“I’ve encouraged the commissioner to have that S.O.B. fined and dealt with severely,” McCarthy added the next day.

Chaytors was the party most in the crosshairs. He denied Flutie’s accusations, admitting to experimenting with steroids as a teenager but saying his professional career was clean. He called Flutie’s tirade defamation, said it was a threat to the league, and worried it would encourage kids to try steroids for some reason.

“I have to be concerned about getting a job after football is over. I don’t want to be thought of as a steroid monkey in the business world,” Chaytors explained. “It’s defamation of character. I’m talking to a lawyer to see what I can do.”

In Chaytors’ opinion, Flutie was putting his own importance over that of the league.

“This is the CFL, not the DFL — Doug Flutie League,” he said pointedly.

It was a point that Chaytors would later elaborate on.

“He thinks he’s bigger than the whole league. Almost everybody else playing here is a good, regular guy. Nobody thinks they are better than anybody else and that’s the way it should be,” he explained in 1997. “Michael Jordan isn’t bigger than the NBA, why should Flutie think he’s better than the CFL?”

It rubbed many the wrong way that Flutie was challenging the league’s lack of a drug policy. One Argonaut executive even privately commented that if their star wanted consistent drug testing, then he should pay for it himself out of his massive contract.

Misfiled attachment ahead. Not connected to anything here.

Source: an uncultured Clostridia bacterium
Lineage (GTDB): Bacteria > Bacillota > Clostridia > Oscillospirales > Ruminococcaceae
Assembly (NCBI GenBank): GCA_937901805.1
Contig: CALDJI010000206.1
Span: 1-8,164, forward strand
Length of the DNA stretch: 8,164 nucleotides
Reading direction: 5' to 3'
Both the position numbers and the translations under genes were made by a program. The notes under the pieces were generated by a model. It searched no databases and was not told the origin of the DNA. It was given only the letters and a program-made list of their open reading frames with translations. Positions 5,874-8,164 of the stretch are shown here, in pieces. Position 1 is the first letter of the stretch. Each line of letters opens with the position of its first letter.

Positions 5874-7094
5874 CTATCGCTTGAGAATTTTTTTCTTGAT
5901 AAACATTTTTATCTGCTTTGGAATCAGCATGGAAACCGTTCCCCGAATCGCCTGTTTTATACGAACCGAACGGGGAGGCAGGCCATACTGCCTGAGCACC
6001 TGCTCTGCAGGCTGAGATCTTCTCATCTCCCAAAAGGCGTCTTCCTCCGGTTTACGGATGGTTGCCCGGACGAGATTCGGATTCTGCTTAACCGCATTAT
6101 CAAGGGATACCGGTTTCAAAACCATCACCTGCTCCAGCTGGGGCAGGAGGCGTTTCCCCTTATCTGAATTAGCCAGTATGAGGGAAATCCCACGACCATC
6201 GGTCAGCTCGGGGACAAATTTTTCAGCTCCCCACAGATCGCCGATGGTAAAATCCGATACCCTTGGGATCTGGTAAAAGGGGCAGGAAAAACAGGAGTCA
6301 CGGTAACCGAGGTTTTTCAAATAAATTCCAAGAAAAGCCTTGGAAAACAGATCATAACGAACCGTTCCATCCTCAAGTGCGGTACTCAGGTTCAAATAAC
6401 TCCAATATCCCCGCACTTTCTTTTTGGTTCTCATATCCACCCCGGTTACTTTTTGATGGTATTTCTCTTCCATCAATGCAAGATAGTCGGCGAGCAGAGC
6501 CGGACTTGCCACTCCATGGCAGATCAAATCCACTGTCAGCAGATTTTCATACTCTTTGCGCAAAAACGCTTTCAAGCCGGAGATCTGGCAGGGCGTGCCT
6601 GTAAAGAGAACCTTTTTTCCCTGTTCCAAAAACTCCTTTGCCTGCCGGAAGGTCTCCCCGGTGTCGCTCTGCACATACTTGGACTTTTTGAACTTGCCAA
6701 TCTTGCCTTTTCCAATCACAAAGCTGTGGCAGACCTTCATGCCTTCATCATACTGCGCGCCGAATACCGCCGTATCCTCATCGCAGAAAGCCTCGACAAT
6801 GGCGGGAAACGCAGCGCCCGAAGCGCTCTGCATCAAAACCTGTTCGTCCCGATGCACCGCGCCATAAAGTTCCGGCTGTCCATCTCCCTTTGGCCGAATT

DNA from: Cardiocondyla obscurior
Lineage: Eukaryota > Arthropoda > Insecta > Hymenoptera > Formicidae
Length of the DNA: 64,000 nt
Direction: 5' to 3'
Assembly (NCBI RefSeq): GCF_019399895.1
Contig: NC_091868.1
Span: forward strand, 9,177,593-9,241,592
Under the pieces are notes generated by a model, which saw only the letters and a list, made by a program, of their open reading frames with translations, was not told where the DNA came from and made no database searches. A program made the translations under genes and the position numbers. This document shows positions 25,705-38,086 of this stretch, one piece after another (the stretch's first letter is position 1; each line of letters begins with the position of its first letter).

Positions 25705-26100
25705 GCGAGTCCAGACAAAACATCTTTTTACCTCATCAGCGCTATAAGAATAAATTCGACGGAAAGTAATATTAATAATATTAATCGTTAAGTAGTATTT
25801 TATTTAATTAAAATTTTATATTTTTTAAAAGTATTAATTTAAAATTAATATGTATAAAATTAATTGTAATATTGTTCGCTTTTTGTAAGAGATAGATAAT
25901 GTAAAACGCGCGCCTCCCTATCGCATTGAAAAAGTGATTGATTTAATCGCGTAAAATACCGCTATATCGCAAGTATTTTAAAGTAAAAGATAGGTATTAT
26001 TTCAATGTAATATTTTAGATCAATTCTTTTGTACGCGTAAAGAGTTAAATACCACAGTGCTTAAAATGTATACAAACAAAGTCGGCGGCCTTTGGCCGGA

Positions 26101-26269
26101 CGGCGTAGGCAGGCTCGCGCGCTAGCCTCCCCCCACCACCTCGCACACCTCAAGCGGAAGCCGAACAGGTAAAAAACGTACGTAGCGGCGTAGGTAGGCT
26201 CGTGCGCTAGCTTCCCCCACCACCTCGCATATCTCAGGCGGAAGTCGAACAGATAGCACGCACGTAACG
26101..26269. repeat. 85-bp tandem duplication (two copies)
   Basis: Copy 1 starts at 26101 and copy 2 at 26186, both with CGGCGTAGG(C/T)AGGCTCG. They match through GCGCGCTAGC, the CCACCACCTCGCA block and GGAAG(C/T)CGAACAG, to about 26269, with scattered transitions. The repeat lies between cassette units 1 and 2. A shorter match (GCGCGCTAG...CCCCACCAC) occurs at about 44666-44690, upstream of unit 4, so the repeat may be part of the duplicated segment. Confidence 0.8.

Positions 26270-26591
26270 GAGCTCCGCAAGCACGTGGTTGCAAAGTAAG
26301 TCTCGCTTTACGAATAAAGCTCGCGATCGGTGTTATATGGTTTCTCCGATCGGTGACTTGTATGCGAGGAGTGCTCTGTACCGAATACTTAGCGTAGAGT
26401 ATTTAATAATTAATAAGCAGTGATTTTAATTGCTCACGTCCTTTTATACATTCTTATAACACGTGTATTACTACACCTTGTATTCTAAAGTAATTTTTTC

What makes this feud unique is that Chaytors backed up his talk with action and sued the league’s star player for defamation.

“I’m not intimidated. I’m not going to go easy on him because he’s Doug Flutie,” he said after the incident.

Flutie would stand by his call for drug testing but ultimately settled with Chaytors out of court. The quarterback paid the man who made a living trying to hurt him $1,500 and wrote a formal apology. He contended it simply saved him a trip to Vancouver and $10,000 to $15,000 in legal fees.

“[Chaytors] associated his name with it, not me,” the star deflected.

None of this mattered much to Chaytors and he took intense pleasure in sticking it to his rival, even speculating he’d use the cash to make anti-DFL t-shirts.

“It really wasn’t much of an apology, but I won’t forget about it,” he said with a smile.

This feud fizzled out through circumstance, though I would not be shocked if Chaytors still has the signed cheque framed on his wall. The d-lineman was hurt the next time B.C. played Toronto and was unable to exact physical revenge, then Flutie left for the NFL. However, it speaks to an animosity at the very core of the CFL.

This is a lunch pail, national league that finds the average player at odds with its stars and big name NFL refugees. Flutie was not the first to be called “a wimp with a bad attitude,” as Chaytors so eloquently put it, and he would not be the last. In opposing the MOP, Chaytors became the type of every-man we like to root for. It is that same spirit that emerges from fans every time a Johnny Manziel or a Vince Young tries to make it in this league.

This will always be a league of rough and tumble Dave Chaytors who take immense pleasure in punching above their weight classes and defeating the Doug Fluties of the world.

J.C. Abbott is a University of British Columbia graduate and high school football coach. He covers the CFL, B.C. Lions, CFL Draft and the three-down league's Global initiative.